Meili Niu

Meili Niu is Professor in the School of Government, Sun Yat-sen University, and the Deputy Director of the Center for Chinese Public Administration Research.

Designing Governance Structures for Performance and Accountability »

Developments in Australia and Greater China

Publication date: 2020
Designing Governance Structures for Performance and Accountability discusses how formal and informal governance structures in Australia, the People’s Republic of China (PRC) and Taiwan may be designed to promote performance and to ensure accountability. The book presents a selection of papers developed from the Greater China Australia Dialogue on Public Administration’s seventh workshop held in June 2017 hosted by City University of Hong Kong. Insights are provided on both current developments in the different contexts of the three jurisdictions examined, and on broader institutional and organisational theories. Chapters cover theories of organisational forms and functions in public administration, the ‘core’ agency structures used in the different jurisdictions, the structures used to deliver public services (including non-government organisational arrangements) and other ‘non-core’ agency structures such as government business enterprises, regulatory organisations and ‘integrity’ organisations. A particular emphasis is placed on the institutional arrangements the executive arm of government uses for advising on and implementing government policies and programs. Although the book explores arrangements and developments within very different political governance systems, the purposes of the structures are similar: to promote performance and accountability. This book is a companion volume to Value for Money: Budget and Financial Management Reform in the People’s Republic of China, Taiwan and Australia (ANU Press, 2018).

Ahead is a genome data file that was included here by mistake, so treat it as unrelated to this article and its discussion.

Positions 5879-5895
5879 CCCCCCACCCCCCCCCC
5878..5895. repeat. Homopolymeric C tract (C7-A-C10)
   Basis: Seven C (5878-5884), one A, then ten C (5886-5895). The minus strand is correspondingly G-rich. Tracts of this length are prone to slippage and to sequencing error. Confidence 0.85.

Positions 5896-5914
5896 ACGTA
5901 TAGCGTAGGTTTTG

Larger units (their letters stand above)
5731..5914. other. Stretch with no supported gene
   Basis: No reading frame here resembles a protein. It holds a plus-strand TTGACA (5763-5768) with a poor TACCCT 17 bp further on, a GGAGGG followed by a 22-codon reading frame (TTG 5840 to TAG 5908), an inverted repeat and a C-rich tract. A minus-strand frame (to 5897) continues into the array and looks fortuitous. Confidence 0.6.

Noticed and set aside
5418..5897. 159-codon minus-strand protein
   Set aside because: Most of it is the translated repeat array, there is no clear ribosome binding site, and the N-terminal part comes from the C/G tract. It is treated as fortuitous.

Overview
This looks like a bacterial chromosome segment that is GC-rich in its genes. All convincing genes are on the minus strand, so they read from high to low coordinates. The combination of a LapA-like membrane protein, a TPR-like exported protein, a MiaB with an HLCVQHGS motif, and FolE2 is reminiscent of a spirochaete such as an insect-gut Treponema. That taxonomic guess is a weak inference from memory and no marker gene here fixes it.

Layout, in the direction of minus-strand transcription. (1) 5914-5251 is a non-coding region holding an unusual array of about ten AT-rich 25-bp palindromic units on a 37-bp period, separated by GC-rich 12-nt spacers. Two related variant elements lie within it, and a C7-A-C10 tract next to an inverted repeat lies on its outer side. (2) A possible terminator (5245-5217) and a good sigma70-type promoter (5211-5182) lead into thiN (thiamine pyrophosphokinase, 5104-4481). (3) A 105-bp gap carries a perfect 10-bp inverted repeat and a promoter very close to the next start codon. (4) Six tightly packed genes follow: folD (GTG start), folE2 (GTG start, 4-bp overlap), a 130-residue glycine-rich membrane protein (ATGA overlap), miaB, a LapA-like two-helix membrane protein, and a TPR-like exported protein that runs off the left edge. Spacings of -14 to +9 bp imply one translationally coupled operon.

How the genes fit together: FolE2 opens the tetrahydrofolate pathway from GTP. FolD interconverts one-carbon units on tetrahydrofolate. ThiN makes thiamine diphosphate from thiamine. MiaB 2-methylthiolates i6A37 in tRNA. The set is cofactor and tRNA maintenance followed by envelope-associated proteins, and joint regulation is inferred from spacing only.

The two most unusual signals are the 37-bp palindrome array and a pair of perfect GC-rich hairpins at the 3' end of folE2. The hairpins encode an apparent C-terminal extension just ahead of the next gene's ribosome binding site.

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Value for Money »

Budget and financial management reform in the People's Republic of China, Taiwan and Australia

Publication date: January 2018
The Greater China Australia Dialogue on Public Administration has held annual workshops since 2011 on public administration themes of common interest to the People’s Republic of China, Taiwan and Australia. This book presents and discusses a selection of papers developed from the Dialogue’s fifth workshop held in late 2015 hosted by the National Taiwan University in Taipei. The theme, ‘Value for Money’, focused on budget and financial management reforms, including how different nations account for the relative performance of their public sectors. All governments face the challenge of scarce resources requiring budgetary management processes for identifying the resources required by and available to government, and then for allocating them and ensuring their use or deployment represents value for money. Such budgetary and financial management processes need to inform decision-making routinely and protect the integrity of the way public resources are used – with some public accountability to indicate that their uses are properly authorised and reflect the policies of legitimate government leaders. The chapters in this book explore budgeting and financial management in three very different jurisdictions: Australia, the People’s Republic of China and the Republic of China (Taiwan). These activist and at times innovative countries are keen to analyse and reflect upon each other’s policy achievements and patterns of public provision. They are keen to learn more about each other as their economic and social engagement continues to deepen. They are also conscious that fundamental differences exist in terms of economic development and global strategic positioning, and levels and philosophies of political development; to an extent these differences are representative of differences amongst countries around the globe.